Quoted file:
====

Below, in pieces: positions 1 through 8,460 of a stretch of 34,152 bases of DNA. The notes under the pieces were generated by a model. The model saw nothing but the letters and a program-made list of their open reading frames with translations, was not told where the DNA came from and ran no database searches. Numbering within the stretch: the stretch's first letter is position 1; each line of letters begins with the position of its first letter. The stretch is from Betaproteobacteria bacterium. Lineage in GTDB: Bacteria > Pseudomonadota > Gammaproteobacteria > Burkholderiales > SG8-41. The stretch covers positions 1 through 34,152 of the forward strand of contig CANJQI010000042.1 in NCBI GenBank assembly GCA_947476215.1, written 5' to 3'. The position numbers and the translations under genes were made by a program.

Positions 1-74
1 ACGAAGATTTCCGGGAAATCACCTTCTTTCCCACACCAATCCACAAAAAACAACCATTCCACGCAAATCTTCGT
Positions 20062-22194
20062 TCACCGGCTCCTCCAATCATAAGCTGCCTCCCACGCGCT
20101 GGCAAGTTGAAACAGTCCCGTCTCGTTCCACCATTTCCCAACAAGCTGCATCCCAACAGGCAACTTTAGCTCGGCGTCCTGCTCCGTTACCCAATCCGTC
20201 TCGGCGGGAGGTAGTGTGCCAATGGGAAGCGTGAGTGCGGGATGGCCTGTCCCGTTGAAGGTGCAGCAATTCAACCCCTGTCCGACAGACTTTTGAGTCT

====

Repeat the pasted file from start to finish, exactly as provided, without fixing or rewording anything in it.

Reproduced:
Below, in pieces: positions 1 through 8,460 of a stretch of 34,152 bases of DNA. The notes under the pieces were generated by a model. The model saw nothing but the letters and a program-made list of their open reading frames with translations, was not told where the DNA came from and ran no database searches. Numbering within the stretch: the stretch's first letter is position 1; each line of letters begins with the position of its first letter. The stretch is from Betaproteobacteria bacterium. Lineage in GTDB: Bacteria > Pseudomonadota > Gammaproteobacteria > Burkholderiales > SG8-41. The stretch covers positions 1 through 34,152 of the forward strand of contig CANJQI010000042.1 in NCBI GenBank assembly GCA_947476215.1, written 5' to 3'. The position numbers and the translations under genes were made by a program.

Positions 1-74
1 ACGAAGATTTCCGGGAAATCACCTTCTTTCCCACACCAATCCACAAAAAACAACCATTCCACGCAAATCTTCGT
Positions 20062-22194
20062 TCACCGGCTCCTCCAATCATAAGCTGCCTCCCACGCGCT
20101 GGCAAGTTGAAACAGTCCCGTCTCGTTCCACCATTTCCCAACAAGCTGCATCCCAACAGGCAACTTTAGCTCGGCGTCCTGCTCCGTTACCCAATCCGTC
20201 TCGGCGGGAGGTAGTGTGCCAATGGGAAGCGTGAGTGCGGGATGGCCTGTCCCGTTGAAGGTGCAGCAATTCAACCCCTGTCCGACAGACTTTTGAGTCT